Shafqat Mehmood of the Pakistan Tehreek-i-Insaf (PTI) said the PML-N had been in power since 1990, but it did nothing to improve the judicial system.
Mr Mehmood said that on the one hand the government talked about the supremacy of parliament and on the other hand it had recently made a major decision of sending the troops to Saudi Arabia without bringing the matter to parliament that had passed a resolution on the matter of the Saudi-Yemen conflict.
The PTI lawmaker said he knew as to why the PML-N was crying this time, as the ruling party was afraid that the Supreme Court was about to give its verdict on petitions challenging Clause 203 of the Elections Act.
He was of the opinion that the PML-N had no concerns about parliament’s sanctity or supremacy and they only wanted to save an individual.
Mr Mehmood said despite the fact that all the parties had agreed on judicial reforms through the National Action Plan, the government took no step in this regard. He criticised the PML-N for attacking the judiciary at public meetings. By ridiculing the judges, he said, they were not doing any service to democracy.
He said it was true that the Constitution had pre-defined the jurisdictions of institutions, but it also talked about “balance of power”.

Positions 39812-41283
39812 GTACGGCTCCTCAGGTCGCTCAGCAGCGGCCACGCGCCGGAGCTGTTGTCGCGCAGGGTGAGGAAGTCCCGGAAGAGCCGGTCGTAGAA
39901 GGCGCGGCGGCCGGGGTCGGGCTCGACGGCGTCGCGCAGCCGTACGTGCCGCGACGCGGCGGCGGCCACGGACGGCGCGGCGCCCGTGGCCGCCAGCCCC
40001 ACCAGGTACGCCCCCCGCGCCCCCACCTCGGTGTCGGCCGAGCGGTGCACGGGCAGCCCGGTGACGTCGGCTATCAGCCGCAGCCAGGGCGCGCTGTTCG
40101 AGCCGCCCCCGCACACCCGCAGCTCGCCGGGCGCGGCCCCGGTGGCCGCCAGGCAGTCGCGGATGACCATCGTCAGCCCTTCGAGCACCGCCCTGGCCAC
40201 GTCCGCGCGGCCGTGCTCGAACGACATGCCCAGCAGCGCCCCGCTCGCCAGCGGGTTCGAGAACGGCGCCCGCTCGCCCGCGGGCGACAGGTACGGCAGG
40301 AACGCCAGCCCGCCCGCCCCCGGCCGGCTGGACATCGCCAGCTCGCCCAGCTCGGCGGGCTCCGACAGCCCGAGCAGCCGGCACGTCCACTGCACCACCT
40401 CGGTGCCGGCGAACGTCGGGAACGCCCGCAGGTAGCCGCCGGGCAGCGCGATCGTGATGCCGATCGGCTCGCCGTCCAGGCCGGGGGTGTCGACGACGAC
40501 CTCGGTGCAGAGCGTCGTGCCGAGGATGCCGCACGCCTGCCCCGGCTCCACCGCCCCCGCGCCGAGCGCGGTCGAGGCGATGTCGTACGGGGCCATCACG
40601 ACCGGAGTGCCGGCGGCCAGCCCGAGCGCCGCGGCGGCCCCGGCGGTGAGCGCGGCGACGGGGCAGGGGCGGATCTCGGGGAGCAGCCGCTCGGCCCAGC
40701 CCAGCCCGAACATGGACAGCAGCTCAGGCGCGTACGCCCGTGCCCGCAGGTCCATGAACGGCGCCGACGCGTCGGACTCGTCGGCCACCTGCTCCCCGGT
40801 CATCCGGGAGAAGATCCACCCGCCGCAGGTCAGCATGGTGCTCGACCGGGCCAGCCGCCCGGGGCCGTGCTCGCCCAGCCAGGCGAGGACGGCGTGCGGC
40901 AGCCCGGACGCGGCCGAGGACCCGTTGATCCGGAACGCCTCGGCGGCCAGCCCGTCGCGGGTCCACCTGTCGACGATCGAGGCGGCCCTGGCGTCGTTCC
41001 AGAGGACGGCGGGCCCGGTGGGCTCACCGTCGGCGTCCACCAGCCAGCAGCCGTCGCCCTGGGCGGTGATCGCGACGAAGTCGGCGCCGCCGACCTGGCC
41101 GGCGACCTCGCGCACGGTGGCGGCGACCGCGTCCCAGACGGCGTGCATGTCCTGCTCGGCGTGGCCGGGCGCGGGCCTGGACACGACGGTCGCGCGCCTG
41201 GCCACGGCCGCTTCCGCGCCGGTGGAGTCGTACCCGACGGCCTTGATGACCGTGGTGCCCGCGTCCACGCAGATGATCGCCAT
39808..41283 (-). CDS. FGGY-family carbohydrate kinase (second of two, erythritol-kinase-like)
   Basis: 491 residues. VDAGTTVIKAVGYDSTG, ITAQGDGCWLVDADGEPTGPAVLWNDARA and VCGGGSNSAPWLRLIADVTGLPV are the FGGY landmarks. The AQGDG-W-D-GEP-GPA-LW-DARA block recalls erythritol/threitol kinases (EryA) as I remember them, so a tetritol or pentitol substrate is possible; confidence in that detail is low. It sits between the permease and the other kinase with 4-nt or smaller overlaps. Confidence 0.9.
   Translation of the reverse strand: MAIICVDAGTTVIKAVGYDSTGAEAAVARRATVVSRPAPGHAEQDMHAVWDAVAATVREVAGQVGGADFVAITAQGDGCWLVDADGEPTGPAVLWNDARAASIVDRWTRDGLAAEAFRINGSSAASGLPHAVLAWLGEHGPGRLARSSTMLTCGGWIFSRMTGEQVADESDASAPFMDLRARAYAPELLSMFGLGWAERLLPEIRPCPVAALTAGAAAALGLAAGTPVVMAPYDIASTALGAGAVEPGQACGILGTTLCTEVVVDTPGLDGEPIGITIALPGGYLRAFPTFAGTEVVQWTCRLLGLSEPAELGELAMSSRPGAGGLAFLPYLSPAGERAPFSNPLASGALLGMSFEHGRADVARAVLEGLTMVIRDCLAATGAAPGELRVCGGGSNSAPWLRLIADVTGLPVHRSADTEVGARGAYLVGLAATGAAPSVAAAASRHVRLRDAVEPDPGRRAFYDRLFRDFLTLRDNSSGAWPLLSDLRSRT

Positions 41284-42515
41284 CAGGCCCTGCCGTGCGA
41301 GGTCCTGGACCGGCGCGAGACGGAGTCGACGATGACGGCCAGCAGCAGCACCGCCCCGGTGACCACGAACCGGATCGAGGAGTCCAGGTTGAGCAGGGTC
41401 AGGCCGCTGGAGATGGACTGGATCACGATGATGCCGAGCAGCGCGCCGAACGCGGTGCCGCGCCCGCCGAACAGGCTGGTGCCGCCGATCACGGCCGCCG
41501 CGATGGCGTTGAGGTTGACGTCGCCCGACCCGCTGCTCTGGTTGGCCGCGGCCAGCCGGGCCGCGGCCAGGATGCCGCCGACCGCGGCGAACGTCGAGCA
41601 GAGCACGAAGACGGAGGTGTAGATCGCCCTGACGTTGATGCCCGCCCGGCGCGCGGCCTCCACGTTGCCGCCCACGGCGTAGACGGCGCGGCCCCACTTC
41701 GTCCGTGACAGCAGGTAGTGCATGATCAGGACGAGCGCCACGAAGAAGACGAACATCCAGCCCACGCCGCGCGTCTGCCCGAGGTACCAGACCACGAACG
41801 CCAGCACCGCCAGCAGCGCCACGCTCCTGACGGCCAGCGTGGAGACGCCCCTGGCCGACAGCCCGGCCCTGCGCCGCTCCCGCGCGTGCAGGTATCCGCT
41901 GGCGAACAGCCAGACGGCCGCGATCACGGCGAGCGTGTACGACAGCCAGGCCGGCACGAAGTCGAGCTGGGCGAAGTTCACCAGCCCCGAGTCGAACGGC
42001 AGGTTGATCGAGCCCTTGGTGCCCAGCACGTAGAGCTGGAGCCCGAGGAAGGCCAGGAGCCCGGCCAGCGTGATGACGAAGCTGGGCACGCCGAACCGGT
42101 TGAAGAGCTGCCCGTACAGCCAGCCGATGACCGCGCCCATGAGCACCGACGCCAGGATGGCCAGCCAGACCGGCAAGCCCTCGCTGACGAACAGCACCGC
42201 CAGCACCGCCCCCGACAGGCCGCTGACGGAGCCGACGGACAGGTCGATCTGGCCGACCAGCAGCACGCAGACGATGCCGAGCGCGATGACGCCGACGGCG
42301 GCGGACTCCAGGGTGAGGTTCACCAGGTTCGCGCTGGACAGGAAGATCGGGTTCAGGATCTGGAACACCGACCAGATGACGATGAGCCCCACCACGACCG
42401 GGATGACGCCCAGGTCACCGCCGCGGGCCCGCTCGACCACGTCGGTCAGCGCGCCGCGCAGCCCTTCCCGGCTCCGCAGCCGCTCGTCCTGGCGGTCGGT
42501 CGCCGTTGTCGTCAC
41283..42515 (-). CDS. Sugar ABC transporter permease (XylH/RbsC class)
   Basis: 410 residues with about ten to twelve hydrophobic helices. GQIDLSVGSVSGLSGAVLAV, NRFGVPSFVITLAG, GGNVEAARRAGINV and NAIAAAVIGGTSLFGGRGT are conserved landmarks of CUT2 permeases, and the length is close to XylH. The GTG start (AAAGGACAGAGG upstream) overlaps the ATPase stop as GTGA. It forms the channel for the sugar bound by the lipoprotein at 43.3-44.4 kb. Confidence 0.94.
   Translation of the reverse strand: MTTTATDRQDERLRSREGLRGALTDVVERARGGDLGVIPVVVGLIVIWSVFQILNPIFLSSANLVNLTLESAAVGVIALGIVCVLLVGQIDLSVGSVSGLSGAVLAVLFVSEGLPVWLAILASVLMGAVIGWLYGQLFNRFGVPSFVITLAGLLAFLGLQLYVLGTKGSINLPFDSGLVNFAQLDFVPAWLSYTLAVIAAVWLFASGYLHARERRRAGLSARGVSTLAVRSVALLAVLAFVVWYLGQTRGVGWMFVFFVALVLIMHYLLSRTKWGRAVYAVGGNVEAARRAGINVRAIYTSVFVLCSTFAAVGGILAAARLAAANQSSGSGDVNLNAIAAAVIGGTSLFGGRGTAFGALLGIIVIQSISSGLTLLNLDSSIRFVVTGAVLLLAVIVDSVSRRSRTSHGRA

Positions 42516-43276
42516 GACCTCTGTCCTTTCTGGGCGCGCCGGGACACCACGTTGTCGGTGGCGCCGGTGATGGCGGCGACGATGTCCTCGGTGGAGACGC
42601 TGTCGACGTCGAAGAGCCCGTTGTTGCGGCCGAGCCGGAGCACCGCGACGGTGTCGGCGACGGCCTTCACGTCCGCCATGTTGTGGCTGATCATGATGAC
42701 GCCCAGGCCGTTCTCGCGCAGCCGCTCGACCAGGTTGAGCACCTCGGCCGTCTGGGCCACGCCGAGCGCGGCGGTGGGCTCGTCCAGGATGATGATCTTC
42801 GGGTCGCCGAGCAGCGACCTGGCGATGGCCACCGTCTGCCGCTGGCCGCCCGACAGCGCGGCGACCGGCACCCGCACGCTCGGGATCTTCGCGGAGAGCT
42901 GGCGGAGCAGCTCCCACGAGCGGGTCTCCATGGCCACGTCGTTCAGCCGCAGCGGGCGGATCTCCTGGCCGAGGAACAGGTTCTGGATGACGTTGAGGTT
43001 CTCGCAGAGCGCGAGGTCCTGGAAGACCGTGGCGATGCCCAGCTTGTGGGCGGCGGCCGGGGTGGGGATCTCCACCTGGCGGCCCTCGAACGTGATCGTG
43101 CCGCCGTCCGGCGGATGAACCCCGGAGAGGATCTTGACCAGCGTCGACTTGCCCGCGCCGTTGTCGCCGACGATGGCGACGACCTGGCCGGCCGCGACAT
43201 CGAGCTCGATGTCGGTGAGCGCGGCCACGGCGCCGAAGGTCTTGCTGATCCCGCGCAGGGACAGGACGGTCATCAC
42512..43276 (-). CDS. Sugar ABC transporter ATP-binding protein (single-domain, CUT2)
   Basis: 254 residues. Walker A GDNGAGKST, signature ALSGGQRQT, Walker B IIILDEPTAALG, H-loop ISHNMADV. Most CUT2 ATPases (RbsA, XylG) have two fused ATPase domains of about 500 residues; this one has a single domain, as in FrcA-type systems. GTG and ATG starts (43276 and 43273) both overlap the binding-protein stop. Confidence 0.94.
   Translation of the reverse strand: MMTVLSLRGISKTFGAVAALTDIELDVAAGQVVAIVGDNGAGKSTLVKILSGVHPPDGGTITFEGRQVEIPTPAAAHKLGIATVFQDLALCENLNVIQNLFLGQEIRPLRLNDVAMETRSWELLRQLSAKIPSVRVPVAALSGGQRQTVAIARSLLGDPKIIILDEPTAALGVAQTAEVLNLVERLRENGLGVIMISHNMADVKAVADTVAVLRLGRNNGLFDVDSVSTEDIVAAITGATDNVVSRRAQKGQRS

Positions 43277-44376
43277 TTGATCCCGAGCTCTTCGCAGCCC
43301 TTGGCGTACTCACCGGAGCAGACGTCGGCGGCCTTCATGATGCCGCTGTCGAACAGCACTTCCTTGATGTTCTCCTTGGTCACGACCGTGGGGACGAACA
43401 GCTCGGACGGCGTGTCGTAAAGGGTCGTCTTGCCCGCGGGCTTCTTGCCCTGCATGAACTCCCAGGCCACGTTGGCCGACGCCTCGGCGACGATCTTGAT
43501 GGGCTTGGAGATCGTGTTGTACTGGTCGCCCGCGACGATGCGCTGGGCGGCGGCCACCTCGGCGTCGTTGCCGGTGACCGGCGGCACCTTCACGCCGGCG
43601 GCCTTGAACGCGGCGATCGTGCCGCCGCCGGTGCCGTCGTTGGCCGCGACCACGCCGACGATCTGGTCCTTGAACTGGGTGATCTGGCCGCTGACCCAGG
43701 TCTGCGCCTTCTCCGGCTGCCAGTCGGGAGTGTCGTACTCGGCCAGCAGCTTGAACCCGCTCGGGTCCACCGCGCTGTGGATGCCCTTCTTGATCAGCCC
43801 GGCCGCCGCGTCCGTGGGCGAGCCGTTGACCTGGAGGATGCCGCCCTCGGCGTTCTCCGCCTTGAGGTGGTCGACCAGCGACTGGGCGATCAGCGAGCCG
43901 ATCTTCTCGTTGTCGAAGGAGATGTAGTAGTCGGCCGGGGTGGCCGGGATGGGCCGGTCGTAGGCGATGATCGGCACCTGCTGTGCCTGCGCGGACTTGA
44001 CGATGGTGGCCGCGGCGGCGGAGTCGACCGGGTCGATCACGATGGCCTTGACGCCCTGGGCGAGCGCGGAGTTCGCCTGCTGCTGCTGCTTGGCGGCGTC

“End your targeted attacks (on judiciary), bring legislation in the best interest of democracy, and we will support you,” the PTI leader concluded.
The House witnessed rumpus for a brief time when Deputy Speaker Murtaza Javed Abbasi turned off the mike of Mr Mehmood.
Later, when the deputy speaker gave floor to PTI’s firebrand MNA, PML-N legislator Abdul Mannan pointed out lack of quorum, forcing the deputy speaker to adjourn the proceedings till Tuesday morning.
Meanwhile, Leader of the Opposition Syed Khursheed Shah and Prime Minister Abbasi held a meeting at the chamber of Speaker Ayaz Sadiq.
The newly-elected MNA from Lodhran, Iqbal Shah, was administered the oath as the MNA amidst desk-thumping by the treasury members.
Earlier, giving a policy statement, Interior Minister Ahsan Iqbal said that putting Pakistan’s name on the watchlist of the countries funding terrorism would be counter-productive for the war against terror. He said the US move to put Pakistan on the watchlist during the ongoing meeting of the Financial Action Task Force (FATF) in Paris was aimed at putting pressure on Pakistan.
Published in Dawn, February 20th, 2018